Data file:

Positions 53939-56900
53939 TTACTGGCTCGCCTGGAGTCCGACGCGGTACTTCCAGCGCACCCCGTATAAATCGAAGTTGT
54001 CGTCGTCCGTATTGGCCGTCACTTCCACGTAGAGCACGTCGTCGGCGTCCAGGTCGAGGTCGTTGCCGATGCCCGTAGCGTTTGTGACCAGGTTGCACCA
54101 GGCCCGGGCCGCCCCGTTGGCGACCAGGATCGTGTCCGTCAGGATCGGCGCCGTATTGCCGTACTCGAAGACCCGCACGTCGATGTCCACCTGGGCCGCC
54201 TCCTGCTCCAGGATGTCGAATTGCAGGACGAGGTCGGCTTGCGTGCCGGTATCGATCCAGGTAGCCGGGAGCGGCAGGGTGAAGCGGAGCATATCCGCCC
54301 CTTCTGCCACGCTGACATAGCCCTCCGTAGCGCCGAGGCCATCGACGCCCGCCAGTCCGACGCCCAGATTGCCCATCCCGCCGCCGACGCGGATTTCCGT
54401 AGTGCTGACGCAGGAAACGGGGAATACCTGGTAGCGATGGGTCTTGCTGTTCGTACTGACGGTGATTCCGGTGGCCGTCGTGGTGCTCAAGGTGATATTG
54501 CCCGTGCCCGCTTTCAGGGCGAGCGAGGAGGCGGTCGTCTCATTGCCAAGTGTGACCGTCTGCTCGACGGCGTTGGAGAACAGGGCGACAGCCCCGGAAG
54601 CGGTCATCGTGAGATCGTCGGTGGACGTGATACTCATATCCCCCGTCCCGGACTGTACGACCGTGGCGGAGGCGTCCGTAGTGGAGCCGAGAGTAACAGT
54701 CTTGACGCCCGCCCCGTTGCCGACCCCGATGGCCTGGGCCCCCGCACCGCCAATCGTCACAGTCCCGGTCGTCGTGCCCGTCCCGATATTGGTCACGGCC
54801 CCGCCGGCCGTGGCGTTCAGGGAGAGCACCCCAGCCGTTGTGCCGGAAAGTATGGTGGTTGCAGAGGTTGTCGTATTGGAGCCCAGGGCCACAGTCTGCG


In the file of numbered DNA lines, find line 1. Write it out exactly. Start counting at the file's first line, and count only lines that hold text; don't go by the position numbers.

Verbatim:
Positions 53939-56900